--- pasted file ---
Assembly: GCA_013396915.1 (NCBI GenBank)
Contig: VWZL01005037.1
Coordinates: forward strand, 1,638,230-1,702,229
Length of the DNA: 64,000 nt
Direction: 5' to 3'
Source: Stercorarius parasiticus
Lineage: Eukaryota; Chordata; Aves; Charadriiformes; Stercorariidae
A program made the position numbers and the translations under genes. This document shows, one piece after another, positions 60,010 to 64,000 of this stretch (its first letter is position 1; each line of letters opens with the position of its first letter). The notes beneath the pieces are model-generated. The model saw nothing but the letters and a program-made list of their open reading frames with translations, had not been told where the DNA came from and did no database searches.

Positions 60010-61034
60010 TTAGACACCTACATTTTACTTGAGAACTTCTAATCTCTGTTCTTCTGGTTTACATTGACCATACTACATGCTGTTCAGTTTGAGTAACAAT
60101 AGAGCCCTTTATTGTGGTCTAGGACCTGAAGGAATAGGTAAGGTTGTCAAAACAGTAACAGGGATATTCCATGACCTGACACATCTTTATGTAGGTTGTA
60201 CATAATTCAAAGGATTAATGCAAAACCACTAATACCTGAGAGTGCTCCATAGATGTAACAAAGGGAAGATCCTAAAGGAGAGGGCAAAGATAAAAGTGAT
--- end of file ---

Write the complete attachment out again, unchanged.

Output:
Assembly: GCA_013396915.1 (NCBI GenBank)
Contig: VWZL01005037.1
Coordinates: forward strand, 1,638,230-1,702,229
Length of the DNA: 64,000 nt
Direction: 5' to 3'
Source: Stercorarius parasiticus
Lineage: Eukaryota; Chordata; Aves; Charadriiformes; Stercorariidae
A program made the position numbers and the translations under genes. This document shows, one piece after another, positions 60,010 to 64,000 of this stretch (its first letter is position 1; each line of letters opens with the position of its first letter). The notes beneath the pieces are model-generated. The model saw nothing but the letters and a program-made list of their open reading frames with translations, had not been told where the DNA came from and did no database searches.

Positions 60010-61034
60010 TTAGACACCTACATTTTACTTGAGAACTTCTAATCTCTGTTCTTCTGGTTTACATTGACCATACTACATGCTGTTCAGTTTGAGTAACAAT
60101 AGAGCCCTTTATTGTGGTCTAGGACCTGAAGGAATAGGTAAGGTTGTCAAAACAGTAACAGGGATATTCCATGACCTGACACATCTTTATGTAGGTTGTA
60201 CATAATTCAAAGGATTAATGCAAAACCACTAATACCTGAGAGTGCTCCATAGATGTAACAAAGGGAAGATCCTAAAGGAGAGGGCAAAGATAAAAGTGAT